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More Affordable Care Act (ACA) delays: out-of-pocket health care expenses cap

On Monday, Aug. 12, 2013 The New York Times reported, “The limit on out-of-pocket costs, including deductibles and co-payments, was not supposed to exceed $6,350 for an individual and $12,700 for a family. But under a little-noticed ruling, federal officials have granted a one-year grace period to some insurers, allowing them to set higher limits, or no limit at all on some costs, in 2014.”

This is actually not a new delay, as the Department of Labor made this detail known on its FAQ page in February. However, the details of this delay are hard to find and understand in the way they are presented.

So what does it mean?

healthcareThe limits are the limits – $6,350 for an individual and $12,700 for a family – except when they are not. Plans with medical and drug benefits administered by the same entity will adhere to these limits. Participants in plans where medical and drug benefits are not handled by the same entity could face $6,350/single or $12,700/family for medical, and then another $6,350/single or $12,700/family for prescription drugs. And worse, drug plans that currently have no cap on out-of-pocket expenses will continue to not cap expenses until 2015.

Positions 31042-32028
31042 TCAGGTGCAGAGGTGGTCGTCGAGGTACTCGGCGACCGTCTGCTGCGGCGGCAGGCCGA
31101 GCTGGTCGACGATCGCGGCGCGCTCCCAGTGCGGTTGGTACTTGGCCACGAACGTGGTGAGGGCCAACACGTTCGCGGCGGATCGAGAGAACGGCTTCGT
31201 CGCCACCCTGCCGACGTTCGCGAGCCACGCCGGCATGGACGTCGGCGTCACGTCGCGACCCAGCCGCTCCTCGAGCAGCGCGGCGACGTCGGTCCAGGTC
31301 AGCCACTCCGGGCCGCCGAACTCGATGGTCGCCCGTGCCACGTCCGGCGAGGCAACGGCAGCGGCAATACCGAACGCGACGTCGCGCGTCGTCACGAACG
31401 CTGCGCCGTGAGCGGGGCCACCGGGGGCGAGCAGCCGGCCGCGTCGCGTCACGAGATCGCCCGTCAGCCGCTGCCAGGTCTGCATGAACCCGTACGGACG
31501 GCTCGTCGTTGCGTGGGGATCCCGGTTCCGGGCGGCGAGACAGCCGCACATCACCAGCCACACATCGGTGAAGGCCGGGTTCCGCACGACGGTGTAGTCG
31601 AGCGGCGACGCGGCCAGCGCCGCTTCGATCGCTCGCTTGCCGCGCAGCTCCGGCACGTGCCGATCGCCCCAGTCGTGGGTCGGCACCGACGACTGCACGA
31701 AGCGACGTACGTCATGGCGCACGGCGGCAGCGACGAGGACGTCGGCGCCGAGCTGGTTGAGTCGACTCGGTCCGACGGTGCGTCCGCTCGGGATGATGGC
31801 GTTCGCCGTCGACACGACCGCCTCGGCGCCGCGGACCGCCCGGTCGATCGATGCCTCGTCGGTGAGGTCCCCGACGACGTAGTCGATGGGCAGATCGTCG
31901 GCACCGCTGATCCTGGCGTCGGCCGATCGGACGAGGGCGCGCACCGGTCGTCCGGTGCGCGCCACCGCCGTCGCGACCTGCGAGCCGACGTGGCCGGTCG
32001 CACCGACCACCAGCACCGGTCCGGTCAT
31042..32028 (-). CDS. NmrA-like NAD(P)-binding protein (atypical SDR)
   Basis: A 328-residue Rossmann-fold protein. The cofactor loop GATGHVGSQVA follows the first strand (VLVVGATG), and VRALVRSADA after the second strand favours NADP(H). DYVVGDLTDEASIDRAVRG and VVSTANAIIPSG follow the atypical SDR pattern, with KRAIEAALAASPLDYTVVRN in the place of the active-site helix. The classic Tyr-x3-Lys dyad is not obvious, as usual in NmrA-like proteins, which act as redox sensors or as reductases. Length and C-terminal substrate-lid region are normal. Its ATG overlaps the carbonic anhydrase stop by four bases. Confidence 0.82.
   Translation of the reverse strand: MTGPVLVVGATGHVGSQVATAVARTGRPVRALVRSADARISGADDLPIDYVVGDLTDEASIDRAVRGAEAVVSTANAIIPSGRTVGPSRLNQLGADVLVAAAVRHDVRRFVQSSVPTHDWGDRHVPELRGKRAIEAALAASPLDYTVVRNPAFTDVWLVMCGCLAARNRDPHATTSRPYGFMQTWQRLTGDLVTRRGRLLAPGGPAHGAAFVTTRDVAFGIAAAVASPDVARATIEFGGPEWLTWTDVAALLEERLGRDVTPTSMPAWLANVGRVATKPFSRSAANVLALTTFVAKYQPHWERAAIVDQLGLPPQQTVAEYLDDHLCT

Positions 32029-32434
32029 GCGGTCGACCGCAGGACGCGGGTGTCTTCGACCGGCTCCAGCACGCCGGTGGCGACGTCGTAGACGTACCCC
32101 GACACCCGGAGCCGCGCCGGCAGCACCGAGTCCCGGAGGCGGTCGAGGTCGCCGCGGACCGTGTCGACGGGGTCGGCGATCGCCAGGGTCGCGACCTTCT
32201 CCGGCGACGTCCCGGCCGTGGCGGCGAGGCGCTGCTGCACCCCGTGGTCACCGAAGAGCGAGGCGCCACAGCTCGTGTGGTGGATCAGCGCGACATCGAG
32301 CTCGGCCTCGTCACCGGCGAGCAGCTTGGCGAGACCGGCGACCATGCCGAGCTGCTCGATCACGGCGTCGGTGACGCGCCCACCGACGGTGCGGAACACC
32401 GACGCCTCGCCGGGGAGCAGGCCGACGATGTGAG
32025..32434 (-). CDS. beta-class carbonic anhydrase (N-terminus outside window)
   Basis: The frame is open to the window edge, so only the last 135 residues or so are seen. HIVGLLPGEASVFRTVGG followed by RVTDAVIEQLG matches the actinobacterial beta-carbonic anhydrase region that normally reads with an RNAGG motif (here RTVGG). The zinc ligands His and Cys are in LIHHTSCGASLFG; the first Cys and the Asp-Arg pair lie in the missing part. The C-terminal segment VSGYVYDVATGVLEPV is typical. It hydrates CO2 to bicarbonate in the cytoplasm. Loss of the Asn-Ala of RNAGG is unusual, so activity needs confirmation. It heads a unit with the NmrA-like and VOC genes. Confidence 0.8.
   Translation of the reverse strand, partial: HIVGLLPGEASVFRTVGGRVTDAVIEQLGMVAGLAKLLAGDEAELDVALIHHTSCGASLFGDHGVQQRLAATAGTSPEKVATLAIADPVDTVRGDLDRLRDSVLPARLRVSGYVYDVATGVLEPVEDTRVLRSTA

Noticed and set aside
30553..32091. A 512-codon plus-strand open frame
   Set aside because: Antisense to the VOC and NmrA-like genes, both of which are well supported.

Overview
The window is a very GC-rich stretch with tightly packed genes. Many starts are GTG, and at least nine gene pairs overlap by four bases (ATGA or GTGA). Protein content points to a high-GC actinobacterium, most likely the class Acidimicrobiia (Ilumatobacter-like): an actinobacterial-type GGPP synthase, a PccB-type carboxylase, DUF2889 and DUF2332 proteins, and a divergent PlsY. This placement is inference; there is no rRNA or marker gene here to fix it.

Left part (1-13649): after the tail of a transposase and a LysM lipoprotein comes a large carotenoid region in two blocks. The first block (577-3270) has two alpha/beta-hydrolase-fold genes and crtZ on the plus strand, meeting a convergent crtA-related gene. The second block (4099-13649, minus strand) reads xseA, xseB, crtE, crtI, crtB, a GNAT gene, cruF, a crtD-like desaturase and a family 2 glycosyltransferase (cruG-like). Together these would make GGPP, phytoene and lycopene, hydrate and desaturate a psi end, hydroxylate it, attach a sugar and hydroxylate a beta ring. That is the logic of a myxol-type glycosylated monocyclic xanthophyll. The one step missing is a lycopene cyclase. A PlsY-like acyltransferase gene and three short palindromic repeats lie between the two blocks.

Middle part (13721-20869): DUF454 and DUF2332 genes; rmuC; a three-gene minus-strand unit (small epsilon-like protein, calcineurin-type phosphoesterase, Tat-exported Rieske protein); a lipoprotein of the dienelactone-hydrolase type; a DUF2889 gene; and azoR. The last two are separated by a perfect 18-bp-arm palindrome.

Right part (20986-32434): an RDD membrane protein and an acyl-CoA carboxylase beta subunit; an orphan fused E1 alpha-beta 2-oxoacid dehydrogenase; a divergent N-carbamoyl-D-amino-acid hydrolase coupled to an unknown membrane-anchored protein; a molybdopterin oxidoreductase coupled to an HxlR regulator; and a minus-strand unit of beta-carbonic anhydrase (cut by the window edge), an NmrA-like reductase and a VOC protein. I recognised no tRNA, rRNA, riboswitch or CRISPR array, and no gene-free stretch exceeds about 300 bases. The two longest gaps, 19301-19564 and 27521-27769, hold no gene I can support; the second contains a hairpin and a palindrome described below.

ABC News reported, “The one-year grace period for compliance of some plans will allow insurers more time to finalize computer systems to track their beneficiaries’ spending in order to comply with the law, officials and industry representatives said.” And, “President Obama has acknowledged the rocky road but insists everything is going according to plan. ‘This is a big country, and the health care industry is massive and there are tons of providers. And so as we implement, there are going to be glitches,’ he said last month. ‘And we’re just steadily working through all that stuff.’”

Delays and all, the countdown is on. All states must have their exchanges up and running by October 1, 2013. Employers must notify employees about the exchanges by October 1, 2013. And, January 1, 2014, ACA will be in full effect. To see details about how ACA will change health care in your state, you can check out the website set up by the Obama administration.

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